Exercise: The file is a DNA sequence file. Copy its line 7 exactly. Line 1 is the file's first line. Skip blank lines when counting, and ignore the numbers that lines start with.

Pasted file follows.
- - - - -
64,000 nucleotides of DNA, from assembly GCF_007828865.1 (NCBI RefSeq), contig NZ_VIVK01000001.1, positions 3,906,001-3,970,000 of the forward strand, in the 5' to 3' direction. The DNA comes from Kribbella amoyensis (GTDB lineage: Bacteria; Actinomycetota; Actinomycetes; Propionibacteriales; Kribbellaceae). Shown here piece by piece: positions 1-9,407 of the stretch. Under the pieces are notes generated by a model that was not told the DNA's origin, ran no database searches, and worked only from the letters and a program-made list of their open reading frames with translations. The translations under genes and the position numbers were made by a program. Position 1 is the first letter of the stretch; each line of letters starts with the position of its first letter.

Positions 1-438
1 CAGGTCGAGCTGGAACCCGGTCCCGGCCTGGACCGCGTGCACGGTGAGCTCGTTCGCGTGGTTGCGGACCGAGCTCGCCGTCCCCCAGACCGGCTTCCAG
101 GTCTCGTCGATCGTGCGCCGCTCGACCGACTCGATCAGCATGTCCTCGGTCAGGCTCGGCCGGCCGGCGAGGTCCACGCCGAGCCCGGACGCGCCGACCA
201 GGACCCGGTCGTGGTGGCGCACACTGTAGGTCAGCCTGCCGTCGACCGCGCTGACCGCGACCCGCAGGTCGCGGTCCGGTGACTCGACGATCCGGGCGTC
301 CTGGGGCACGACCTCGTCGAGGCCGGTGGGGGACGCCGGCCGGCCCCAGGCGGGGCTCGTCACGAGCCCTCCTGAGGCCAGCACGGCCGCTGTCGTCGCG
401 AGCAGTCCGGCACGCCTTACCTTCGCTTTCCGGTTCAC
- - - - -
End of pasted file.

401 AGCAGTCCGGCACGCCTTACCTTCGCTTTCCGGTTCAC